Democrat - November-December 2008 - (Number 111)
Report by Brian Denny
Rail workers march against EU diktats
Around 25,000 trade unionists from across Europe took part in an international protest in Paris on November 13 against EU diktats demanding the break-up and privatisation of rail networks in all member states.
"We have experienced now in Britain full-scale privatisation of railways -- infrastructure, trains and maintenance -- with disastrous results for safety and the quality of service to the public," said Alex Gordon, of Britain's National Union of Rail, Maritime and Transport Workers.
"We're here to tell the peoples of France and Germany and other European countries that are now being threatened with these same policies: don't make the same mistake that the British made," he said.
French CGT union leader Bernard Thibault said that the international capitalist crisis had shown the limits of the markets. "We have a president of the republic who said a few days ago we have to draw the lessons from the global financial crisis and that not everything can be run according to the rules of the market. That's certainly true of public transport," he said.
British Rail was privatised in 1996 under EU directive 91/440/EEC and subsequently three EU rail packages have demanded the 'liberalisation' of rail freight by 2005 and the privatisation of international passenger services by 2010.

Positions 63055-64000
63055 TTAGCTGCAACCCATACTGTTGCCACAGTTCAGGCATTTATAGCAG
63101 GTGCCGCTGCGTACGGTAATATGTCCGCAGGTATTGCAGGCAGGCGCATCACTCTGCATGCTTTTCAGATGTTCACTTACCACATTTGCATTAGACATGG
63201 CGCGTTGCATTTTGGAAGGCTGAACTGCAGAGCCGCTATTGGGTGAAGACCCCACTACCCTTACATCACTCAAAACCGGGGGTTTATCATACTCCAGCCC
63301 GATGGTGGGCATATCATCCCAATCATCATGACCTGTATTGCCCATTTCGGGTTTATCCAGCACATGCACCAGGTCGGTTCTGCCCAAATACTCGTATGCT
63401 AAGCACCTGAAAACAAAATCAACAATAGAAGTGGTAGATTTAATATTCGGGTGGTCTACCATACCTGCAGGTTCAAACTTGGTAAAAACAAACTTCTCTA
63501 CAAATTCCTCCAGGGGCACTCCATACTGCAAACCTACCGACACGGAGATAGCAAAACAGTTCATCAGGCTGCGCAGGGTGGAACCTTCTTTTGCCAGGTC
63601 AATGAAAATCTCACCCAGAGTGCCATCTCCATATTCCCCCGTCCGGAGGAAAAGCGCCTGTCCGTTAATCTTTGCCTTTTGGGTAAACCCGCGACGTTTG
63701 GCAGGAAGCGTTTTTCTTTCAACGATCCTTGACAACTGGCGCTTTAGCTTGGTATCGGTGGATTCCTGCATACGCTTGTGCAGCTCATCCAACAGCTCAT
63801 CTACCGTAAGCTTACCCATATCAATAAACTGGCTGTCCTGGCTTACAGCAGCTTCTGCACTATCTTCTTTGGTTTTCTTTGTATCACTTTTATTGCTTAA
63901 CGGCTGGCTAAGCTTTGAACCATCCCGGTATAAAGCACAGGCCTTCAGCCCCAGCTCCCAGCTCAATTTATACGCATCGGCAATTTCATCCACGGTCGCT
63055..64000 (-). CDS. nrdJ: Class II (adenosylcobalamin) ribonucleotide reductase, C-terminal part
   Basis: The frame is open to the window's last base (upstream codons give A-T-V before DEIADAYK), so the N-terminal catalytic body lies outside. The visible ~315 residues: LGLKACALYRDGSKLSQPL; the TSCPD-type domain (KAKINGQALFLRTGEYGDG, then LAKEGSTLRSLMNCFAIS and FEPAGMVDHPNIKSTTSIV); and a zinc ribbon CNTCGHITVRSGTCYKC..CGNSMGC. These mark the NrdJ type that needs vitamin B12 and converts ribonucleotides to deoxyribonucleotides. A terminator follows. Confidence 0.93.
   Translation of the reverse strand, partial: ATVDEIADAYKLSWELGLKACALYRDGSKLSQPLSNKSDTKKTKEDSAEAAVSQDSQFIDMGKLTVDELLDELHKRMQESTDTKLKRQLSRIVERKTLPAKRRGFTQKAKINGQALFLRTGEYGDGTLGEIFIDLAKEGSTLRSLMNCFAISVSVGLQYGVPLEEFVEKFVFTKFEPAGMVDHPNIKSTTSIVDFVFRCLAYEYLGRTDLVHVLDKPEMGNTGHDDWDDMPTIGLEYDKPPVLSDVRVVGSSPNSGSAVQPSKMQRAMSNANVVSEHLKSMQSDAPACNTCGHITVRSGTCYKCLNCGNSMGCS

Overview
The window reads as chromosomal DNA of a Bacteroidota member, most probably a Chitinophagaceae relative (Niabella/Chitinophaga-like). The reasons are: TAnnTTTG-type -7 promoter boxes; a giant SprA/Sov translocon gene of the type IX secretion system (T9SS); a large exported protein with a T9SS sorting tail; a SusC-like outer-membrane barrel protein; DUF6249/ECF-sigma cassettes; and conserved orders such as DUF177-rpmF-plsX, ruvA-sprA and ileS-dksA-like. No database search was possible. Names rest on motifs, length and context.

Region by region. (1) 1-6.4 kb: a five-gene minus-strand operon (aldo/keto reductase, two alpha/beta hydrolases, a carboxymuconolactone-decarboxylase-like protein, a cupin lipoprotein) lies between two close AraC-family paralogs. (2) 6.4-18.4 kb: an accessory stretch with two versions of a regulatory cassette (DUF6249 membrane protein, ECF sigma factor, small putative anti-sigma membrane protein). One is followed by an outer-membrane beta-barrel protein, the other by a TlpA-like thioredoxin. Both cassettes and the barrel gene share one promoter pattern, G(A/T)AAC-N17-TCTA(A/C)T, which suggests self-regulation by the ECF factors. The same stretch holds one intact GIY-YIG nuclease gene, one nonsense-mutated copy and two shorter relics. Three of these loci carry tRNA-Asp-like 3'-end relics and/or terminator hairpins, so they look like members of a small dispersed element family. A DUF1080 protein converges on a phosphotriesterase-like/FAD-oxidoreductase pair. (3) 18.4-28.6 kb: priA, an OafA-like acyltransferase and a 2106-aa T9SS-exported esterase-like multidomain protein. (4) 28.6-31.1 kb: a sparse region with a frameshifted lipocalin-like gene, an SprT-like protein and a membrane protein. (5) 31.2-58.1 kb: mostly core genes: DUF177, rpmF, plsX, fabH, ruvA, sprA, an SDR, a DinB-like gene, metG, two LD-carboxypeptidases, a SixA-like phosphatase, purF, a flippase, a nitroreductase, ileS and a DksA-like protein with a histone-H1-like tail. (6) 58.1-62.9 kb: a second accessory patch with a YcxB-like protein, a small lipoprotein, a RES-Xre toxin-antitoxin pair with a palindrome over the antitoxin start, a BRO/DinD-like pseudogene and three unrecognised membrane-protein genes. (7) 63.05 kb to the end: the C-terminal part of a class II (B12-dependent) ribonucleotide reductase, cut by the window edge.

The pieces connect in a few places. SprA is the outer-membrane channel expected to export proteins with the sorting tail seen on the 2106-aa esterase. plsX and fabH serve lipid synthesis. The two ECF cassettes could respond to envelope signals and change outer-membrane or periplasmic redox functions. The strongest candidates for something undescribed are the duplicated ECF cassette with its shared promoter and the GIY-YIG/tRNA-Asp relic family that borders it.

However, the European Commission has attacked 24 member states for failing to comply with EU rail diktats is some way or another.
As well as delegations from Belgium, Germany, Austria, Britain, Hungary, Norway, Russia, Ukraine, Portugal, Spain, Luxembourg and Italy, six French rail unions took part in the march.
On the march, the European Transport Workers' Federation general secretary Eduardo Chagas spoke against "the proposed rail freight liberalisation by the European Commission which is preparing to auction off freight to those operators who can pay.
"There is a need to develop rail as a public service but the current strategies are nothing other than for the market, so we are saying enough is enough. We must reverse this policy, this obsession with liberalisation," said Chagas.
"All rail workers are aware that private operators see safety regulations as a constraint, a fact which may ultimately affect the safety of passengers", warned Didier Le Reste, head of the CGT-rail workers union.
In a further sign that EU rail privatisation plans are going off the rails, the sale of just 25 percent of German railways Deutsche Bahn Mobility Logistics, a unit operating passenger and freight trains, was called off recently due to the global financial crisis.